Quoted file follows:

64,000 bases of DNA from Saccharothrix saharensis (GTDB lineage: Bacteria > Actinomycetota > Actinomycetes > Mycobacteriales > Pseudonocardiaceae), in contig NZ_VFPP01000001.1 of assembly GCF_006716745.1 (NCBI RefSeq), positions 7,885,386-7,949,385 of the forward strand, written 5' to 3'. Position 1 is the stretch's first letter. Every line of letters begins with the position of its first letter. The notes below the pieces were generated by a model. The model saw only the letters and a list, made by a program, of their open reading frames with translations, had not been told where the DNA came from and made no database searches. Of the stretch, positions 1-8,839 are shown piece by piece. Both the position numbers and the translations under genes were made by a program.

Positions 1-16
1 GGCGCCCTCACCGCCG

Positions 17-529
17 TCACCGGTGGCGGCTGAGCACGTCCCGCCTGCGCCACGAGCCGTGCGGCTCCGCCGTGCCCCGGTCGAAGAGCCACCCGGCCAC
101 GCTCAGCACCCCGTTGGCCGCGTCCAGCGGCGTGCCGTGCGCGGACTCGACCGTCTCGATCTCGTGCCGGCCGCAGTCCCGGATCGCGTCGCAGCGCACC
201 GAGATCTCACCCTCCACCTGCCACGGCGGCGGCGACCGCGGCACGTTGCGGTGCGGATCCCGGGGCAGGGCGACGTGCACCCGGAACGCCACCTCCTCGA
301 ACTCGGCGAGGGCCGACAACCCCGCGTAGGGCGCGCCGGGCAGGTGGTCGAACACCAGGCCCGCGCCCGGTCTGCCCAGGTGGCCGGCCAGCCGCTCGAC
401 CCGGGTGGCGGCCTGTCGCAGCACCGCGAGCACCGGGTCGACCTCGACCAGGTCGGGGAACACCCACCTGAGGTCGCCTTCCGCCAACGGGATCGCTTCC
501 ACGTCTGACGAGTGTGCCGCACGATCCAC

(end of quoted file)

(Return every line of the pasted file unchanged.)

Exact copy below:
64,000 bases of DNA from Saccharothrix saharensis (GTDB lineage: Bacteria > Actinomycetota > Actinomycetes > Mycobacteriales > Pseudonocardiaceae), in contig NZ_VFPP01000001.1 of assembly GCF_006716745.1 (NCBI RefSeq), positions 7,885,386-7,949,385 of the forward strand, written 5' to 3'. Position 1 is the stretch's first letter. Every line of letters begins with the position of its first letter. The notes below the pieces were generated by a model. The model saw only the letters and a list, made by a program, of their open reading frames with translations, had not been told where the DNA came from and made no database searches. Of the stretch, positions 1-8,839 are shown piece by piece. Both the position numbers and the translations under genes were made by a program.

Positions 1-16
1 GGCGCCCTCACCGCCG

Positions 17-529
17 TCACCGGTGGCGGCTGAGCACGTCCCGCCTGCGCCACGAGCCGTGCGGCTCCGCCGTGCCCCGGTCGAAGAGCCACCCGGCCAC
101 GCTCAGCACCCCGTTGGCCGCGTCCAGCGGCGTGCCGTGCGCGGACTCGACCGTCTCGATCTCGTGCCGGCCGCAGTCCCGGATCGCGTCGCAGCGCACC
201 GAGATCTCACCCTCCACCTGCCACGGCGGCGGCGACCGCGGCACGTTGCGGTGCGGATCCCGGGGCAGGGCGACGTGCACCCGGAACGCCACCTCCTCGA
301 ACTCGGCGAGGGCCGACAACCCCGCGTAGGGCGCGCCGGGCAGGTGGTCGAACACCAGGCCCGCGCCCGGTCTGCCCAGGTGGCCGGCCAGCCGCTCGAC
401 CCGGGTGGCGGCCTGTCGCAGCACCGCGAGCACCGGGTCGACCTCGACCAGGTCGGGGAACACCCACCTGAGGTCGCCTTCCGCCAACGGGATCGCTTCC
501 ACGTCTGACGAGTGTGCCGCACGATCCAC